Hi Tim, I’m not an expert on American linguistics so I’d hesitate to give any absolutes myself, but yes I would essentially say that’s the case. The crossover in such areas tends to be where within each culture the meaning will still be clear, as you say a matter that reflects preference over a difference in meaning. Likewise Americans might use a continuous tense for states/feelings where British would use the present simple, but the understanding in both situations would be clear (that it is a temporary state). This likely varies not just between American and British usage but within the countries themselves.

Álvaro

Why do we use “will” instead of “be going to” in sentence number 21? Don’t we know that the doctor is going to be at that time??

Hi Alvaro, This one is rather flexible – you’re correct as it’s a planned event we might use ‘be going to’, but ‘will’ would be more natural according to the rule that it has an immediate impact on the present moment, in this case as it affects the person who is concerned with when he will be back. That said, either/or would be acceptable here.

Anakut

i still don’t understand when to use will and going to, but this Future tenses exercise help me to get through this. thanks …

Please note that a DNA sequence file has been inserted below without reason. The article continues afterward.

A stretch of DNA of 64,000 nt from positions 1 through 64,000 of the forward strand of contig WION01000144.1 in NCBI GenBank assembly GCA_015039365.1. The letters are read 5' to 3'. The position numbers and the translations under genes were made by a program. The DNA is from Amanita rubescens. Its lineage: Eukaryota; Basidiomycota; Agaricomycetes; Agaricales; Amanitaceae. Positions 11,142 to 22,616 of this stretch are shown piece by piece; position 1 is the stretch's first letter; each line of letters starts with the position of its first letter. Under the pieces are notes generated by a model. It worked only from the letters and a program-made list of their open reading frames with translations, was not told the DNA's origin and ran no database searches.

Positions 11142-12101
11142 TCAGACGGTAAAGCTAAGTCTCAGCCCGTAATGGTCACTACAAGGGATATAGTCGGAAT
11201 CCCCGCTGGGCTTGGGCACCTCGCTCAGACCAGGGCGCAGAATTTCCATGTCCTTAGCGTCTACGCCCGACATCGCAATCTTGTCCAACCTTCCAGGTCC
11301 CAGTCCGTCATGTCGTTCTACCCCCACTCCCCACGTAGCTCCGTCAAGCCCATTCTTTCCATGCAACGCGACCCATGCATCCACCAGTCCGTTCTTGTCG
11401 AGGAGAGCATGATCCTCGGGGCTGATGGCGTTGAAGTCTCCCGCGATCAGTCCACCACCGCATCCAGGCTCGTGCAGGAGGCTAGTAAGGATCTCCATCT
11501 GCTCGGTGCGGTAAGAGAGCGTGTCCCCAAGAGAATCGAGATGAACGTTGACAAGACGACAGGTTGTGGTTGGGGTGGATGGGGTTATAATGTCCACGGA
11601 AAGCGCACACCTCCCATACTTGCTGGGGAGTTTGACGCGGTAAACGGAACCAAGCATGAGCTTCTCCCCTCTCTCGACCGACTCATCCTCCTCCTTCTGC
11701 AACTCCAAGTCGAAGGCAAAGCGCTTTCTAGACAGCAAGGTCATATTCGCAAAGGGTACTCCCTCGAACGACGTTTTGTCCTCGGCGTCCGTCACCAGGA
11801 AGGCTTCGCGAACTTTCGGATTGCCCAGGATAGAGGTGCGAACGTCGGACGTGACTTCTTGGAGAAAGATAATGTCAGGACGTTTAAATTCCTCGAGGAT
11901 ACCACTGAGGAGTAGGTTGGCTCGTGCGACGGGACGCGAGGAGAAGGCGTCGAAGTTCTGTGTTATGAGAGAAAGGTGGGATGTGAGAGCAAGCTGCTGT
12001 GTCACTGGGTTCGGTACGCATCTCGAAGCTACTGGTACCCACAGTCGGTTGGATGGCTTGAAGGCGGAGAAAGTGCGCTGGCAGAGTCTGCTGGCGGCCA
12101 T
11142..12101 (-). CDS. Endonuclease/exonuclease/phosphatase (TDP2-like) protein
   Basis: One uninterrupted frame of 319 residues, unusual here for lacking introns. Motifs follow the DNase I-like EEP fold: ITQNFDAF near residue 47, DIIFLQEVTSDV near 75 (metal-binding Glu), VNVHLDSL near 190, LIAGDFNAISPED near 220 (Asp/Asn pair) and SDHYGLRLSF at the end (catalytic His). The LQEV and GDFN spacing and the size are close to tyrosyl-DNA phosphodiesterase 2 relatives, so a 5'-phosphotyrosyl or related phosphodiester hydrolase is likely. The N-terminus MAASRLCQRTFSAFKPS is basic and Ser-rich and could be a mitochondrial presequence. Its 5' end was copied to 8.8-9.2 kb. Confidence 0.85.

Joe MAma

I dont think these are the correct answers these are a mix of futere+Present tense please lemme know

Hi Joe, as it says in the intro the future tense can be formed with the present simple and the present continuous for future meaning, so the exercise has taken some examples of this into account.

Candace

Question 22. Could you also say, I will have lived?

Hi Candace, yes you could and it would make sense; the continuous would be more appropriate as an ongoing/temporary experience so the choice might depend on if you want to emphasise that it is a complete period of time or an ongoing activity that you consider will later change. In practice, there would probably be little difference and some speakers might choose either option, though.

Thank you. I understand.

Simon Jackson

The punctuation of sentence 21 is faulty (to give the intended meaning and intonation, there should be a comma after the word ‘sorry’), the word ‘practise’ when used as a verb (as it appears twice on this page) should be so spelt, not ‘practice’ this side of the Atlantic anyway, and most importantly it is very misleading and confusing for students, as is evident from Candace’s question, to give only one ‘correct answer’ for 20 of the 30 sentences, when in reality (in all but about six cases) one or more alternative verb forms would also be possible, depending of course on the context and the likely situation.

You’ve now added the missing comma to sentence 21 and you’ve corrected one of the instances of misspelt ‘practise’ but for some reason not the other (‘Complete the following sentences choosing the correct future tense form for the verb in brackets, and practice lessons learnt in The English Tenses Practical Grammar Guide’), unless ‘practice’ here is meant to be a noun being used adjectivally, which seems hardly credible. Keep trying!